Lafcadio Hearn (Hardcover)
American Writings (LOA #190): Some Chinese Ghosts / Chita / Two Years in the French West Indies / Youma / selected journalism and letters
Library of America, 9781598530391, 848pp.
Publication Date: March 5, 2009
Some Chinese Ghosts (1887), a stylized retelling of ancient legends, foreshadows Hearn's later fascination with Asian themes. The exquisitely crafted novels Chita (1889), about the devastation wrought by a Louisiana hurricane, and Youma (1890), about a slave rebellion in Martinique, epitomize his writing at its most luxuriantly romantic, alert to the interactions of diverse cultures and suffused with imagistic splendor. His extraordinary travel book Two Years in the French West Indies (1890), presented here with the many illustrations from its first edition, provides a richly impressionistic account of his long stay on Martinique and other Caribbean islands.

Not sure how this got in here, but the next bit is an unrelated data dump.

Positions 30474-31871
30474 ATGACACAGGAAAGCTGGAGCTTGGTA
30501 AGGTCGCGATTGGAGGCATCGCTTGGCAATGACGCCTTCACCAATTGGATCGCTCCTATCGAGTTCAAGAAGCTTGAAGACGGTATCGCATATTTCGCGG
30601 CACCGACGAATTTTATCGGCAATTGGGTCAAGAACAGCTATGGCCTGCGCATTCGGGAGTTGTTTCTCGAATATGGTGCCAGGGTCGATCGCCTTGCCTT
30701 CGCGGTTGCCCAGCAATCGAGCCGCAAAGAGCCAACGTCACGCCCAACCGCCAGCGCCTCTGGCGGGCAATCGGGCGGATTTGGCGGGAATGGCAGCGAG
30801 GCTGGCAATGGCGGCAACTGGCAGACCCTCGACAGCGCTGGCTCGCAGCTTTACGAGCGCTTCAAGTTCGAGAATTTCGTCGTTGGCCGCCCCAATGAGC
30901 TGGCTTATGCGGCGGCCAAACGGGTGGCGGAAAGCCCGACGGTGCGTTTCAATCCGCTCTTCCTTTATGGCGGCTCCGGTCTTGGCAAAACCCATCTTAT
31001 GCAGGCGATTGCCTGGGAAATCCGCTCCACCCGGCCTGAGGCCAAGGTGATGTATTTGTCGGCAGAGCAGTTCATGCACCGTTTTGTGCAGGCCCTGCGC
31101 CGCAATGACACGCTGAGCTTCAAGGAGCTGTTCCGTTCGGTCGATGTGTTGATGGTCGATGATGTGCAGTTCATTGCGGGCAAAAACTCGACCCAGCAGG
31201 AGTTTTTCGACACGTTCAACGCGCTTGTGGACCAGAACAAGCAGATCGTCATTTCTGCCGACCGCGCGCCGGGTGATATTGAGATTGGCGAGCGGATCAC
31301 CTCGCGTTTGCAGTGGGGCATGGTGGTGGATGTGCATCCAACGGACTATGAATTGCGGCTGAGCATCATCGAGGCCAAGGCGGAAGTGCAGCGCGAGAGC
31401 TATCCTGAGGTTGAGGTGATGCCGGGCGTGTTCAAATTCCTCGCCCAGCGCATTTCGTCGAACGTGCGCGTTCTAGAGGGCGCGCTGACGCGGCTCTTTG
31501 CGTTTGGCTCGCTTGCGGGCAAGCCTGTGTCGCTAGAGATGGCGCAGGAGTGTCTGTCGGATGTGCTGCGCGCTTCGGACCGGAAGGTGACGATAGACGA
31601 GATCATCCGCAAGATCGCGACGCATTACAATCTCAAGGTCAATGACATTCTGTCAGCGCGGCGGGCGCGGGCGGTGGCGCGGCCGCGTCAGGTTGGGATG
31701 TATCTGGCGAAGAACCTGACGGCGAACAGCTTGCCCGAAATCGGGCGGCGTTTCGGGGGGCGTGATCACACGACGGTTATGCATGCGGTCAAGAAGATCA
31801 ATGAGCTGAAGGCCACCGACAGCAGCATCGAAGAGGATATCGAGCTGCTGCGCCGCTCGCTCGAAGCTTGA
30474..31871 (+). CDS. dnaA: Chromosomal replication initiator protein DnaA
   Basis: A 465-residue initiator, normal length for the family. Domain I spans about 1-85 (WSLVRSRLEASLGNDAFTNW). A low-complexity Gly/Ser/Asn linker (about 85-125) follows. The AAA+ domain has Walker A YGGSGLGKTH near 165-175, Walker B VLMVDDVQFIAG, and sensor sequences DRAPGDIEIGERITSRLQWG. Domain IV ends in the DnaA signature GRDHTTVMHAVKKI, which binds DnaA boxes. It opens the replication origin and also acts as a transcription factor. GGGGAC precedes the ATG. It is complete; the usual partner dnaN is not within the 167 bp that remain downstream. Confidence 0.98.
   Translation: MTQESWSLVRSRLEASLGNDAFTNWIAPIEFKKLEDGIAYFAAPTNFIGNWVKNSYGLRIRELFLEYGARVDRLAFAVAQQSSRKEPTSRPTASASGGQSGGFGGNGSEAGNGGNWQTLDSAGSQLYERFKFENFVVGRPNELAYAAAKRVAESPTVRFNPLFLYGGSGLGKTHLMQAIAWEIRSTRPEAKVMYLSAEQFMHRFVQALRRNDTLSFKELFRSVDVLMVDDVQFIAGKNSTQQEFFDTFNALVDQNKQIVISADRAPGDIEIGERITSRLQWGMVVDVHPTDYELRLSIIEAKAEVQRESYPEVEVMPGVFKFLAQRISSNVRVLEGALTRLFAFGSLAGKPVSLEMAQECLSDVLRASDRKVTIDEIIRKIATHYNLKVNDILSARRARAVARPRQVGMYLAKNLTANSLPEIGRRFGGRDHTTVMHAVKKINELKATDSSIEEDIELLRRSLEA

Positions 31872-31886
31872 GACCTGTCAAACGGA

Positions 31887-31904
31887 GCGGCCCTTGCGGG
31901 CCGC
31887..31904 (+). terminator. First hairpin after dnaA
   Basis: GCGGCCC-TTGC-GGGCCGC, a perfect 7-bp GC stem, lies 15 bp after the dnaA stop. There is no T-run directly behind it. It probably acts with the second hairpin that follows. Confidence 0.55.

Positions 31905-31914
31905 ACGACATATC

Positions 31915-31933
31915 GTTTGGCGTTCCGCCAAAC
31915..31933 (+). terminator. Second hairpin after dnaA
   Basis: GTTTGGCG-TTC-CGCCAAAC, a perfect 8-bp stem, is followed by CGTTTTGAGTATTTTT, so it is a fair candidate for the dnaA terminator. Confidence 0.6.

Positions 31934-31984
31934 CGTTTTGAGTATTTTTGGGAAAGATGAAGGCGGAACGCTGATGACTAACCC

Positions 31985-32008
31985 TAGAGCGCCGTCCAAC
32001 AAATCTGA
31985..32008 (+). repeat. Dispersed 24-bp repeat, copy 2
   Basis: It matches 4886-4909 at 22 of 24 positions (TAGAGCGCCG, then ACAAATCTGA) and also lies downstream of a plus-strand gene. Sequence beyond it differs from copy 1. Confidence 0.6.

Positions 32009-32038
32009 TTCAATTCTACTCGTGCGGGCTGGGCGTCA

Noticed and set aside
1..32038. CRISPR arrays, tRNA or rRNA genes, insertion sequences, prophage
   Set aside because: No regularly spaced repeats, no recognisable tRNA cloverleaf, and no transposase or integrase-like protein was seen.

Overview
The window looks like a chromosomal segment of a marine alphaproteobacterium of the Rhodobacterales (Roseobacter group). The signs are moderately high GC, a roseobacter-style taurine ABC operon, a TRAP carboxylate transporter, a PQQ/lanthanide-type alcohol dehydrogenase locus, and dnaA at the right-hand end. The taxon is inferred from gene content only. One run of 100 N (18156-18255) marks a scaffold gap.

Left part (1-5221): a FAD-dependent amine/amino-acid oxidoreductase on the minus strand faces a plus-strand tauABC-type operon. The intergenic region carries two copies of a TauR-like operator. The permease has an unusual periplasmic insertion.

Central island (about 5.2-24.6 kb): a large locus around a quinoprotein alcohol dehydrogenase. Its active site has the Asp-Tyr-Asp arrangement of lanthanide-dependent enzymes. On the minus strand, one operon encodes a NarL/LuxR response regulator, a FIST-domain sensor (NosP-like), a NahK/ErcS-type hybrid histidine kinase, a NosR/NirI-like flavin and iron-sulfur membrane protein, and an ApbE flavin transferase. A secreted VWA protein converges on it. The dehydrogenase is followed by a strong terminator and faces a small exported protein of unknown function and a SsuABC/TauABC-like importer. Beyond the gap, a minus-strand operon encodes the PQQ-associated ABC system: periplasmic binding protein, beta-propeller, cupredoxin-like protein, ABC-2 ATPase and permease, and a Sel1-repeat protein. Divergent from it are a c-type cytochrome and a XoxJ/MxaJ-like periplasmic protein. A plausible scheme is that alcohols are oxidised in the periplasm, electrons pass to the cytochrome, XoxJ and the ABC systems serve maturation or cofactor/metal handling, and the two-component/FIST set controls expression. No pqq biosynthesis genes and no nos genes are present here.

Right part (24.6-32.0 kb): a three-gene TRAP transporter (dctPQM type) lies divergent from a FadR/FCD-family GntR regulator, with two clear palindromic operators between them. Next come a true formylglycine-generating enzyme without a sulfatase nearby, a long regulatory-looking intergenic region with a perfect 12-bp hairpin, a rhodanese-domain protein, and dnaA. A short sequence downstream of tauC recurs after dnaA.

More than two dozen examples of Hearn's journalism from the 1870s and 1880s are also included here, evoking vanished worlds with incomparable vividness: a raucous African-American nightclub on the Cincinnati waterfront; an execution; scenes of Mardi Gras and the New Orleans French Quarter; an uncharted village of Filipino fishermen in a remote Louisiana bayou. The volume is rounded out with a revealing selection of Hearn's impassioned letters, many published here for the first time in unexpurgated form.
LIBRARY OF AMERICA is an independent nonprofit cultural organization founded in 1979 to preserve our nation’s literary heritage by publishing, and keeping permanently in print, America’s best and most significant writing. The Library of America series includes more than 300 volumes to date, authoritative editions that average 1,000 pages in length, feature cloth covers, sewn bindings, and ribbon markers, and are printed on premium acid-free paper that will last for centuries.
About the Author
Christopher Benfey, volume editor, is Mellon Professor of English at Mount Holyoke. His books include The Double Life of Stephen Crane (1992), Degas in New Orleans (1997), The Great Wave (2003), and A Summer of Hummingbirds (2008).